Naomi told us a little bit about their work there with VIDA and about people’s lives there. There’s a need to educate, especially young girls, who often would move in with guys much older than them and start a family at a very young age.
We got to Buena Vista at about 6 PM, just before sunset. It was such a beautiful complex! Breathtaking, really.
Our living space was not bad at all. I heard from someone who was with the GYC trip in June that they were sleeping on cemented floors. This time around, the girls’ dorm was tiled and the walls were cemented already. No windows or doors installed yet, so there would gaping rectangular holes on the wall. I looked forward to sleeping in the ‘open’ space that night and waking up to sunshine. The bathroom section was covered by a blue tarp and the soap smell gave the entire floor a nice fragrance. I felt truly comfortable.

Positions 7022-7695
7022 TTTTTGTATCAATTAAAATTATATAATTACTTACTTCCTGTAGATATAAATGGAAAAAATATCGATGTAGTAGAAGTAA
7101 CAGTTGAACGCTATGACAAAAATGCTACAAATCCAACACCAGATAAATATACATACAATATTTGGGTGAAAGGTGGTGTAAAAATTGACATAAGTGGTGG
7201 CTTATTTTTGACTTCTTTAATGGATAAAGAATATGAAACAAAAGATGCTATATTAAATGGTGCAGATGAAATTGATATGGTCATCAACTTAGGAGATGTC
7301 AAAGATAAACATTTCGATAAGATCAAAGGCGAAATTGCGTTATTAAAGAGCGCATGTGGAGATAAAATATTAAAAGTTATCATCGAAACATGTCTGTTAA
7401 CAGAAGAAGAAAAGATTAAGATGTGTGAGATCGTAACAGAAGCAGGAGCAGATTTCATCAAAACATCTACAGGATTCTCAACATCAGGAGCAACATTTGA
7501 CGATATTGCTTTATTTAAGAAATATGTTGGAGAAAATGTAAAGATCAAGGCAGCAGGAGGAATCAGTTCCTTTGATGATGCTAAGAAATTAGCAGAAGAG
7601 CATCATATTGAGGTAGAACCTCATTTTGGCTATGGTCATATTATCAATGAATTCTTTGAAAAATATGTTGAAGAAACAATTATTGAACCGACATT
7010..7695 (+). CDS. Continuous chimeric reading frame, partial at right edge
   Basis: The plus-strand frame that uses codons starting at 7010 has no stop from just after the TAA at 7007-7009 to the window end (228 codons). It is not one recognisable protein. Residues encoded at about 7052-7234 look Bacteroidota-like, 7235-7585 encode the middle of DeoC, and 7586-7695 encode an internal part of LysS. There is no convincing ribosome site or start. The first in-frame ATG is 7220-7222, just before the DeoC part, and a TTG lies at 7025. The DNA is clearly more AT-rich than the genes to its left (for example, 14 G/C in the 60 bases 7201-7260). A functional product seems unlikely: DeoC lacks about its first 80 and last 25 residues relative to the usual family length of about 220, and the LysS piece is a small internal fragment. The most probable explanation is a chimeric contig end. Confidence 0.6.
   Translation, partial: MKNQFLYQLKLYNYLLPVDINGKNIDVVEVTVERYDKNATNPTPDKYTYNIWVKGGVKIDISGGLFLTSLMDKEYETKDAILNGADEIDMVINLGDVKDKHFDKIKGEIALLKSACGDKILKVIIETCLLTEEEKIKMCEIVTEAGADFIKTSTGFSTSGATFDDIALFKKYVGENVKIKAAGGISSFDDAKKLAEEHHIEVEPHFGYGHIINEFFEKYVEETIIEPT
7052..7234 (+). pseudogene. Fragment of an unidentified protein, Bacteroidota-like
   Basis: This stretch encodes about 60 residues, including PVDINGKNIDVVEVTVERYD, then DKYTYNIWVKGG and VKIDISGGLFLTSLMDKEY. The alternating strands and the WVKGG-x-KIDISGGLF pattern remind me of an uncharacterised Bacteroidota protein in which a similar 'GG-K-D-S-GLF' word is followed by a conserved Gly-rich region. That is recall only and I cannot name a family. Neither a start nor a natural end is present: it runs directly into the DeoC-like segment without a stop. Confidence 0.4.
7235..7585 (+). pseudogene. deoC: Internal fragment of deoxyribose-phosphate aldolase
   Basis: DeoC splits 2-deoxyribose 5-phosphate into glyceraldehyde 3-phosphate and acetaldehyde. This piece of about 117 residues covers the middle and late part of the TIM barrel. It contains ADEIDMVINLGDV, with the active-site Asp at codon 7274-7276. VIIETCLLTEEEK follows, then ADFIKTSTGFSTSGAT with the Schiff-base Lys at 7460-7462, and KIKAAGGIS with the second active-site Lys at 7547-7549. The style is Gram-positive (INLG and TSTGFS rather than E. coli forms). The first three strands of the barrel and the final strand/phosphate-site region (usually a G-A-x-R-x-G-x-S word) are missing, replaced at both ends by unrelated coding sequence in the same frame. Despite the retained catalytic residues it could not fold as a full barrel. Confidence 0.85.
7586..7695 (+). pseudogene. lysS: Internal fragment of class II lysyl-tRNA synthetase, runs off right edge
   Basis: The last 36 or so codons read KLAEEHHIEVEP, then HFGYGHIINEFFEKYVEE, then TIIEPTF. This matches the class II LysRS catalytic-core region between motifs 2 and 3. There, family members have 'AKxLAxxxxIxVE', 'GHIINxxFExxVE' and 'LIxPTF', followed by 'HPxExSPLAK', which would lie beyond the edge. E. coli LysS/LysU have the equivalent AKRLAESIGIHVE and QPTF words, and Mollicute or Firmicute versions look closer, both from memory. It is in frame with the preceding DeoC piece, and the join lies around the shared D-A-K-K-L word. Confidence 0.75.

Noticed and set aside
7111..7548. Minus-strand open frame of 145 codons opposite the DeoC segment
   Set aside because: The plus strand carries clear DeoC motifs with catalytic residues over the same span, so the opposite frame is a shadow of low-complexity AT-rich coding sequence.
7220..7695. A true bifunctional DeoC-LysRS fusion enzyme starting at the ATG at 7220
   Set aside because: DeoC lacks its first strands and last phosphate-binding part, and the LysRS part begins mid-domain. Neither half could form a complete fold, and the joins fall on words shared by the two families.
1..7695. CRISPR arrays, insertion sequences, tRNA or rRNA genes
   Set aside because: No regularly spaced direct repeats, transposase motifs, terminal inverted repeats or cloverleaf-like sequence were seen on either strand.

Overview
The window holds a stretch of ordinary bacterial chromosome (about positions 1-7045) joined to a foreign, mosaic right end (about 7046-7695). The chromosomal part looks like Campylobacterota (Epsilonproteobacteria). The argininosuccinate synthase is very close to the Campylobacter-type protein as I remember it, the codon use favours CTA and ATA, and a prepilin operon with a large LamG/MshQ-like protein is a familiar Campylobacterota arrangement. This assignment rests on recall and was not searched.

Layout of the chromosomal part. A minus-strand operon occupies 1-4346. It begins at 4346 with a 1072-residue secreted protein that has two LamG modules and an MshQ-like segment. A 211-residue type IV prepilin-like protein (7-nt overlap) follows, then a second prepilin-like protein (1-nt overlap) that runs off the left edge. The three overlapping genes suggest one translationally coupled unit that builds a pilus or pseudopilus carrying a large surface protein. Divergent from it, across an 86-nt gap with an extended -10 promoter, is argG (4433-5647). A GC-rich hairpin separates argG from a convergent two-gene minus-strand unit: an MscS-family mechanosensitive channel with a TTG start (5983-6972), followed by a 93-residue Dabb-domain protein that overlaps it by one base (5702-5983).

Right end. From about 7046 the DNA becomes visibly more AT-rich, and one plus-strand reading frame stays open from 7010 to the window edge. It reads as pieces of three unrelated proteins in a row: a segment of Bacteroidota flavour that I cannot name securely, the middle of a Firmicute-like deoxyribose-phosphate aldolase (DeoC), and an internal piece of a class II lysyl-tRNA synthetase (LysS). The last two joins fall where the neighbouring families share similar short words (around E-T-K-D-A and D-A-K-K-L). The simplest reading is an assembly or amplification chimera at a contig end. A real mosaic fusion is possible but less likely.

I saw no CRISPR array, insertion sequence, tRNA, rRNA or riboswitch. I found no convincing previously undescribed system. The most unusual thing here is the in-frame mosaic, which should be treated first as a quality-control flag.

We ate supper in the dark. Suppers there are very light, for example, some banana bread and a piece of fruit, how suppers are supposed to be. After a short evening worship, we all said goodnight to settle into our living spaces. It was only about 8 PM.
I stayed out for a little bit to bask in the quietness of the night. I wrote this in my journal:
The moonlight is so bright. I am overwhelmed with the privilege of just being here. Here in this isolated little village in Honduras, I am getting the prime and best education I can get. This classroom is more glorious than any lecture halls, and the instruction much more prestigious than any Ivy League education. There may be much hype attached to Princeton, but I feel much more privileged to be here, with my headlamp, surrounded by mountains and bugs, in communion with my Maker…
I went to bed at about 9:15 PM.